Young Rising Sons // Interview
Young Rising Sons, an alternative indie rock trio from New Jersey, have stepped back into the spot light after their hiatus. Comprised of vocalist / guitarist Andy Tongren, bassist Julian Dimagiba, and drummer Steve Patrick, the band has recently released two new songs, "Noise" and "Whiskey," with the promise of an EP in the very near future.
Their new songs still give fans a taste of their past music while also throwing in a mix of new sounds and true to life lyrics. The band is currently on tour supporting Magic Giant and have also announced even more tour dates for this summer. I had the opportunity to chat with Andy and Steve while at their show at The Social in Orlando, FL on May 8th about their new music, future plans, and more!
Q: You guys just recently released a new song called “Noise” and one before that called “Whiskey.” What were your inspirations behind each song?
A: Andy: “They’re both a little different but I think our main focus going into this new stuff we are writing is just to be very honest with ourselves and really speak the truth. Not to say that we were naïve with our old songs but they didn’t really necessarily cover all the spectrum of human emotion that’s possible. So we just wanted to be very honest with ourselves and we had a lot of time from when we last released music. It was a little bit of a forced hiatus for lack of a better word. But it gave us a chance to really get in the studio and really refine the stuff we’re working on.”
Q: So what’s next for you guys? I know there was an EP in the works that had to be pushed off. Is that still coming out, and what has that process been like?
A: Andy: “For now it’s going to be an EP but we have a lot of music that is off in the wings waiting to be released. We’re doing it this way because people consume music differently now, and I think it’s better to give them little tastes here and there instead of all at once. Partly it’s that, and it just fits our vision to release things as EPs, but we didn’t really want to have to delay [the EP] but it means good things in the future as much as it sucks right now. It’s hard because we hate the word “soon”. We hate it. I wish we could eliminate it from our vocabulary. It’s frustrating but knowing that we’ll be able to release this the proper way and it won’t be out and a week later forgotten is important to us. I think that makes it worth it.”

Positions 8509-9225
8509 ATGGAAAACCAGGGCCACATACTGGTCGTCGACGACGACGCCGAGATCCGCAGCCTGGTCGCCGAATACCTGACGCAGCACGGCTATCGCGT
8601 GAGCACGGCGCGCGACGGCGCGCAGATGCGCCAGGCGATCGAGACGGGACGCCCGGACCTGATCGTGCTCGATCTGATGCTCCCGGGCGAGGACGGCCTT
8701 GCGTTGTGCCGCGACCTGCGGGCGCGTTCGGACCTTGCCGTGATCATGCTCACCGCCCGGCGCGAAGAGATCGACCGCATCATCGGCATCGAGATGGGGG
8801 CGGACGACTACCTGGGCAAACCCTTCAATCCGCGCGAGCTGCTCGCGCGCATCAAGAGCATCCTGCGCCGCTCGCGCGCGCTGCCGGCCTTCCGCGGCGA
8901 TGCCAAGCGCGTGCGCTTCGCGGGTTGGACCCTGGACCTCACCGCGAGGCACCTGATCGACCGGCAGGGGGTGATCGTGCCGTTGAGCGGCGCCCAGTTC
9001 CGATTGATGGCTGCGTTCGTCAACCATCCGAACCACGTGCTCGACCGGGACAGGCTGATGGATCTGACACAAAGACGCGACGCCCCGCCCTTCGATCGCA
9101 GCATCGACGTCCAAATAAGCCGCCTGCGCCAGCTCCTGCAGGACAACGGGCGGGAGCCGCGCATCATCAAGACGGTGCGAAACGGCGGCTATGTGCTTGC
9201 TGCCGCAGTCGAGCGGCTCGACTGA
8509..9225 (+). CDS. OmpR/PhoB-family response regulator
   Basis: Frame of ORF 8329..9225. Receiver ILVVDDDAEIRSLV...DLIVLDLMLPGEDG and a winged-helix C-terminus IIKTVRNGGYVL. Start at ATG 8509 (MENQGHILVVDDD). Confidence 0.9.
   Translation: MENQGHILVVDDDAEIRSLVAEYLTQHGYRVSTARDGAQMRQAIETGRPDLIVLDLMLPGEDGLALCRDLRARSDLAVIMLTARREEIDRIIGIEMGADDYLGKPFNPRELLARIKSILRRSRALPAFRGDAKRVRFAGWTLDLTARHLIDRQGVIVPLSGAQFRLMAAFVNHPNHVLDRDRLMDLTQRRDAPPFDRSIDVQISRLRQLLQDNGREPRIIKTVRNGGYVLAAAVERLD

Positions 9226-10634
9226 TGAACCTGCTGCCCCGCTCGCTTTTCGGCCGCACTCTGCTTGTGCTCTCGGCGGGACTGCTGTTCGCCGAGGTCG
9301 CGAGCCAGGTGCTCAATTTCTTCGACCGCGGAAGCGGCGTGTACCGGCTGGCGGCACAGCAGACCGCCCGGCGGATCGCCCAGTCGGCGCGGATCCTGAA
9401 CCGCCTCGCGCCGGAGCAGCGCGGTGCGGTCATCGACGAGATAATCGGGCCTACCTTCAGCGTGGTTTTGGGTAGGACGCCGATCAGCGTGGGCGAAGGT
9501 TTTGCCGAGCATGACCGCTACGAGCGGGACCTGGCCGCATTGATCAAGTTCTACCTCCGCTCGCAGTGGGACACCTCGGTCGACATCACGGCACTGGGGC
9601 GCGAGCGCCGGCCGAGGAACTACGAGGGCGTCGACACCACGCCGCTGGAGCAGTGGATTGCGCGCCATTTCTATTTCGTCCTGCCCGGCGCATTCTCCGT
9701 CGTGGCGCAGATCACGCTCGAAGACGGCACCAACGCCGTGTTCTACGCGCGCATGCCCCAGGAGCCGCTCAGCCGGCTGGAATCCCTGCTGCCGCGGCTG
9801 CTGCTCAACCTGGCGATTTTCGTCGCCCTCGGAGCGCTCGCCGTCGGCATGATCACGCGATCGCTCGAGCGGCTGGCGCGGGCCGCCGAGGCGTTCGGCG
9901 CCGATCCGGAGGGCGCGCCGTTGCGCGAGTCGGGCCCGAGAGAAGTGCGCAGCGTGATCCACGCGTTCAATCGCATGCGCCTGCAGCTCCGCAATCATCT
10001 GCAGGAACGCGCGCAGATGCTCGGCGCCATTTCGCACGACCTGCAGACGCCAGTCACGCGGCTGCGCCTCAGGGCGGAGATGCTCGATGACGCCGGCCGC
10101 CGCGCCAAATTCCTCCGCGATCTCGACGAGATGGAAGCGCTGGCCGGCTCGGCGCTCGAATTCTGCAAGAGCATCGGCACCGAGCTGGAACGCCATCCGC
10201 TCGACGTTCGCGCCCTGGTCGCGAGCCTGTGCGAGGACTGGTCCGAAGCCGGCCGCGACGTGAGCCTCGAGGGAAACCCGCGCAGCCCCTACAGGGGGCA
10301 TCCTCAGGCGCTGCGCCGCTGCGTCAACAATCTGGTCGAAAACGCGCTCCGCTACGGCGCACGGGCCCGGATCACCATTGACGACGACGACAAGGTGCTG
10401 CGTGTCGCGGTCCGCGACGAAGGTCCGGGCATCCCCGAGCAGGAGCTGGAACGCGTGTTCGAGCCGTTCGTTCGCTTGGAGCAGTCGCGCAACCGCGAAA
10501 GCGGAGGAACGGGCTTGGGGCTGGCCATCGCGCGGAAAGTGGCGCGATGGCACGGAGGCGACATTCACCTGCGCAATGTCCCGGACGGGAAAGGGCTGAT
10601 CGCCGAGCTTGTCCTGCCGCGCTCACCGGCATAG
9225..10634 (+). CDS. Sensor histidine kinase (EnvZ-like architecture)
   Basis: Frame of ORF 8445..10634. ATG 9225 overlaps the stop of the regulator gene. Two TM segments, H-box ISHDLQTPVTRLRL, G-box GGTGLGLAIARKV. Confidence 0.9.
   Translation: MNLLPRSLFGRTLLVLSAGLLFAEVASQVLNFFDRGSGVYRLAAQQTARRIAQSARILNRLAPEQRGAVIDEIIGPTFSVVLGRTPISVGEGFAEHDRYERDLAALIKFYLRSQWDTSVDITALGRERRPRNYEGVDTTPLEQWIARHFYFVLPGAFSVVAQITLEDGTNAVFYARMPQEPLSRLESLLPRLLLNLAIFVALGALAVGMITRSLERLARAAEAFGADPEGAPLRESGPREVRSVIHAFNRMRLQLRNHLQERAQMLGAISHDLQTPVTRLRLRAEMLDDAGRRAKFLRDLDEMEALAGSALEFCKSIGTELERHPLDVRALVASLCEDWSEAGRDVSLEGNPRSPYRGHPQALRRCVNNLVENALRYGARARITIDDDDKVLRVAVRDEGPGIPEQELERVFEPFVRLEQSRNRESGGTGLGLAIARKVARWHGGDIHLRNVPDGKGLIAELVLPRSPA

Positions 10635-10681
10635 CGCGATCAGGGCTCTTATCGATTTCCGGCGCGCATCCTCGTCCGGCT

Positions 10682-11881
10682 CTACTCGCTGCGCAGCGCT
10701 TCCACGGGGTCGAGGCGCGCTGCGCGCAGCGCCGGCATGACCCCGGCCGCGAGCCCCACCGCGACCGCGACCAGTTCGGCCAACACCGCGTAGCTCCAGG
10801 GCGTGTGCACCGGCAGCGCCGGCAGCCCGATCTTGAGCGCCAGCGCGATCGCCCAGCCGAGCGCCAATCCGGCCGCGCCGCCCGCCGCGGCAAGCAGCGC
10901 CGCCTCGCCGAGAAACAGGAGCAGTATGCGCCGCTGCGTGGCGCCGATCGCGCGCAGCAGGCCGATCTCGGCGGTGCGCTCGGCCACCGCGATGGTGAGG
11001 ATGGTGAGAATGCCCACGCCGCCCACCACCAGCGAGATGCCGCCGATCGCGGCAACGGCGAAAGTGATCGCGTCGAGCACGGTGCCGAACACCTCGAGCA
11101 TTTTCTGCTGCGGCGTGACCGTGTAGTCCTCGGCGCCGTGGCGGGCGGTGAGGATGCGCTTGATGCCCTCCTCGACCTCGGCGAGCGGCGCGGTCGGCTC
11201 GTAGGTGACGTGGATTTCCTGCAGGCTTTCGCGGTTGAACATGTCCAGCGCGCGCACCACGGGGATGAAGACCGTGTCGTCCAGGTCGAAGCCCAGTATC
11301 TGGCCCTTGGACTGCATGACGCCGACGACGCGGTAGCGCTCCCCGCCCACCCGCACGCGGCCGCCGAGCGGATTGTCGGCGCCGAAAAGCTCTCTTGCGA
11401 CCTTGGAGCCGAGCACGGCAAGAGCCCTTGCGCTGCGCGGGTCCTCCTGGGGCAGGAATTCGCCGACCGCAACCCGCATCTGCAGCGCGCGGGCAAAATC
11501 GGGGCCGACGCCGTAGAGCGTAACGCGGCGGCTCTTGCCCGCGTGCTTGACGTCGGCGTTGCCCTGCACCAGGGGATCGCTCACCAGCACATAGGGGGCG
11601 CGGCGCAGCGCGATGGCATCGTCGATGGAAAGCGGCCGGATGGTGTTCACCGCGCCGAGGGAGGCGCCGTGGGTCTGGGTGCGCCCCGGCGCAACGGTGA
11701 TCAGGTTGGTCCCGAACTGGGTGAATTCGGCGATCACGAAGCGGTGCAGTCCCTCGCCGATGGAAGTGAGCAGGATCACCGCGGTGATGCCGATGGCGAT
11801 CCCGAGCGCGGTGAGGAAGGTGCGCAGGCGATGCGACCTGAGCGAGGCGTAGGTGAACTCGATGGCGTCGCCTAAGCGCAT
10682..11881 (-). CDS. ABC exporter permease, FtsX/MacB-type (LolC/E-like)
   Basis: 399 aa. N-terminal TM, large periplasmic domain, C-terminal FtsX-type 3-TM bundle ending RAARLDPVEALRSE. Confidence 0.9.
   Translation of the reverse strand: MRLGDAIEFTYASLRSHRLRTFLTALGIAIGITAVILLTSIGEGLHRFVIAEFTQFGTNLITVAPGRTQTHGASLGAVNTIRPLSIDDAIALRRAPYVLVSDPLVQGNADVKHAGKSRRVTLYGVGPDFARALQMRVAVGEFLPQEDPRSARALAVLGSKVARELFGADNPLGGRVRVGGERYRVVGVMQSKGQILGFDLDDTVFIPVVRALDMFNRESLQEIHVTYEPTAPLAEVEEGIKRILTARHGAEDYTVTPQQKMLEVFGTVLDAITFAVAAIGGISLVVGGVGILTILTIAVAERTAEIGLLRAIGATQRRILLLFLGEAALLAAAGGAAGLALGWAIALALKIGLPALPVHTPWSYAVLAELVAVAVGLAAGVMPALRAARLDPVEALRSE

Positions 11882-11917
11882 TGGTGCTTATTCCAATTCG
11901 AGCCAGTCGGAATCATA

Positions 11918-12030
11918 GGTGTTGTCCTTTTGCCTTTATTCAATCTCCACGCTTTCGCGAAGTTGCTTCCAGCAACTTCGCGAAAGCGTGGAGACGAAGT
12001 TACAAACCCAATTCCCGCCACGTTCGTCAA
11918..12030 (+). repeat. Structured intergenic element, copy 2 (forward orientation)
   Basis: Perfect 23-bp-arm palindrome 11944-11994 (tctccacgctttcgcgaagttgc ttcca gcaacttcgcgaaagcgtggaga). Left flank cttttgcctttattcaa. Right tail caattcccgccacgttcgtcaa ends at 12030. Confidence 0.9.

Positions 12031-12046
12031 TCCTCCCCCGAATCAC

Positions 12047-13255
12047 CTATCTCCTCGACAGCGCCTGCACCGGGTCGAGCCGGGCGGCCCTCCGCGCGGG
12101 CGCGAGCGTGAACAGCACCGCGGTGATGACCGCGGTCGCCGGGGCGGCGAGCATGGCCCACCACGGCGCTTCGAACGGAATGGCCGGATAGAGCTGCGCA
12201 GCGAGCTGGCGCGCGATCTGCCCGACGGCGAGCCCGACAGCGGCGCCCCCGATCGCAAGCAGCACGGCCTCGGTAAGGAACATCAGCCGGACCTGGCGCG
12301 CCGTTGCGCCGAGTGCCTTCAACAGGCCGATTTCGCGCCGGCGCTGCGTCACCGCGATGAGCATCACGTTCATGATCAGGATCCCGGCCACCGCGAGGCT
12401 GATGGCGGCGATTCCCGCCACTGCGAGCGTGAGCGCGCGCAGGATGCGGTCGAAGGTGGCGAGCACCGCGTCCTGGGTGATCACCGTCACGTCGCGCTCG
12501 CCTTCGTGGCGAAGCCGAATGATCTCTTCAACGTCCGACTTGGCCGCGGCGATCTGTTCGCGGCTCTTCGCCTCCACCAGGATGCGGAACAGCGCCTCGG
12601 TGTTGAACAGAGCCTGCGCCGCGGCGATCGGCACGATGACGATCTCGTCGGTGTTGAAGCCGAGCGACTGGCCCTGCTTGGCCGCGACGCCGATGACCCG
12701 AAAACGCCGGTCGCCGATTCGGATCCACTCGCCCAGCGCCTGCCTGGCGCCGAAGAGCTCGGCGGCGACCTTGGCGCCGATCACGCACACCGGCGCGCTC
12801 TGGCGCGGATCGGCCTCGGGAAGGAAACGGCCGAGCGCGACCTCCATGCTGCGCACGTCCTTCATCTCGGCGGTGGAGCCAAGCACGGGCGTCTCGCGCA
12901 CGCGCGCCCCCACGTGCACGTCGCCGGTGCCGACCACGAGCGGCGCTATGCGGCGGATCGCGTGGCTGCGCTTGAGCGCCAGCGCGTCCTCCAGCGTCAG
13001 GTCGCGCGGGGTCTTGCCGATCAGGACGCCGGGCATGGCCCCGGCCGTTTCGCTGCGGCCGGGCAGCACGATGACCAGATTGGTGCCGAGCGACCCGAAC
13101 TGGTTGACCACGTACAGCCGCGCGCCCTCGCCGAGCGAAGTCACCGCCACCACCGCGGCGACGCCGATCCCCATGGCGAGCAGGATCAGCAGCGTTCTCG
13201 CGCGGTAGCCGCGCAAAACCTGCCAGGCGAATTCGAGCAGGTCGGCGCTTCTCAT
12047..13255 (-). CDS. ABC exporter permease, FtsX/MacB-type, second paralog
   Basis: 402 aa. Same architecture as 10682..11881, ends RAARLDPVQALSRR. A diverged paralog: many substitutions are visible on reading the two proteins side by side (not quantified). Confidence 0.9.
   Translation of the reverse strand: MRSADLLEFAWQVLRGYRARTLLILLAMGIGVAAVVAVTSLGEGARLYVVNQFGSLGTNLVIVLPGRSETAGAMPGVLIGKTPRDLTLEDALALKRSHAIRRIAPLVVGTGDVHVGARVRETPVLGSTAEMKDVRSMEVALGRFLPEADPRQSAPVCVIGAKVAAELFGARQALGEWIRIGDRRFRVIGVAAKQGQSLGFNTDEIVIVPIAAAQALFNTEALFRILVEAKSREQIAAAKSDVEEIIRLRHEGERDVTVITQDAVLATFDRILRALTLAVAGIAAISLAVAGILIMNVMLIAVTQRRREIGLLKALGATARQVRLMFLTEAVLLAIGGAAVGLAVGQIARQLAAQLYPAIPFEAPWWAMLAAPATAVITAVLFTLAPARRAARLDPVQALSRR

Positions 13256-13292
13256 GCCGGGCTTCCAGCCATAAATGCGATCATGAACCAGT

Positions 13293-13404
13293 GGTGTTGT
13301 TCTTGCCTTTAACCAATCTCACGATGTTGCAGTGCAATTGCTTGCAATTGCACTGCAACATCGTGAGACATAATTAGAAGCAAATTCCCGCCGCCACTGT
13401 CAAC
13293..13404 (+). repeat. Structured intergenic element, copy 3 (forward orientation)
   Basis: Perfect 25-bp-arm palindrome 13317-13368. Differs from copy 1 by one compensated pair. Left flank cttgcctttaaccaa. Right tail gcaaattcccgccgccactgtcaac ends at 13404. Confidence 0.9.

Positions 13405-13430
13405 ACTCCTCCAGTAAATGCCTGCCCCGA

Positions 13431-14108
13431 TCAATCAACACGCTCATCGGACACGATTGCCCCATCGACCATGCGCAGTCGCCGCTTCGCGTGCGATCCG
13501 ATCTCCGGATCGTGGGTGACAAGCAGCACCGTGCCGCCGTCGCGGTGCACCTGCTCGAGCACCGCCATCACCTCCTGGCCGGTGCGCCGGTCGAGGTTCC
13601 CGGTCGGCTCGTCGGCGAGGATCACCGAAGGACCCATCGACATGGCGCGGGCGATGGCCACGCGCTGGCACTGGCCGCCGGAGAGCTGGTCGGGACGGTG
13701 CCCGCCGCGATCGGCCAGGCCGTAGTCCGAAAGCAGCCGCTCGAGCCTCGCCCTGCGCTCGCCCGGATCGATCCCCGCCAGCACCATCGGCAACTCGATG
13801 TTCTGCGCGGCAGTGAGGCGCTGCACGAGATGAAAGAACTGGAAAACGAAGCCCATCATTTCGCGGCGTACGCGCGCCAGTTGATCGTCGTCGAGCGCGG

Steve: “In the long run it’s a better plan for us because it kind of gives us a foundation to build off of. Our long-term plan is to release a few EPs here and there so by the end of the year it ends up being a full thing of music. And this is the best way for us to do that, in installments while we’re getting everything back going touring full time again and all the fun stuff."
Andy: “It’s like a tree, I think. You have to keep watering it to allow it to grow and be fruitful.”
Q: There is a notable difference between the new songs and the older songs. What did you take from your older songs and want to keep or make changes to? Did you learn from your past songs?
A: Andy: “We definitely did. And not even just what went over well or were better than other songs but also things we connected with I think are a part of Young Rising Sons, as far as our old stuff goes. We try to keep those elements there because I think they are still parts of who we are. But I think in terms of growth, it’s just natural people change as just humans in general and I think music preference changes and so do influences.”
Steve: “That’s a big part of it. Just think of as you as a music listener, and whoever is reading this, because I think the music I listened to four years ago, I don’t really listen to it at all anymore so I think we’ve changed so much in what we’re ingesting as music fans and what it’s like coming out of the other end of that. Music consumption is just interesting. There’s one new song, “Faded,” that sounds really similar to our old stuff but in a new, refreshed way which is really cool. We kind of dabbled and walked that line of “this sounds like vintage YRS,” then it comes to another song that is totally not that at the same time. Just trying to grow as much as possible.”
Q: I’ve seen some reactions from your fans on the new stuff. Are you getting the reaction you wanted out of them?
A: Andy: “I think so. We weren’t really sure what to expect.”
Steve: “I think we were a little worried, almost.”
Andy: “Yeah, it’s a little scary. But we’ve been very happily surprised by it, and there are a few people that don’t necessarily get it at first because it is very different, it comes out of left field a little bit.”
Steve: “We have people that are like 'This sound kinda not like you guys,' then like two days later they were like 'This is my favorite song I’ve ever heard!' I think it just shocked people because we were under the radar for so long too."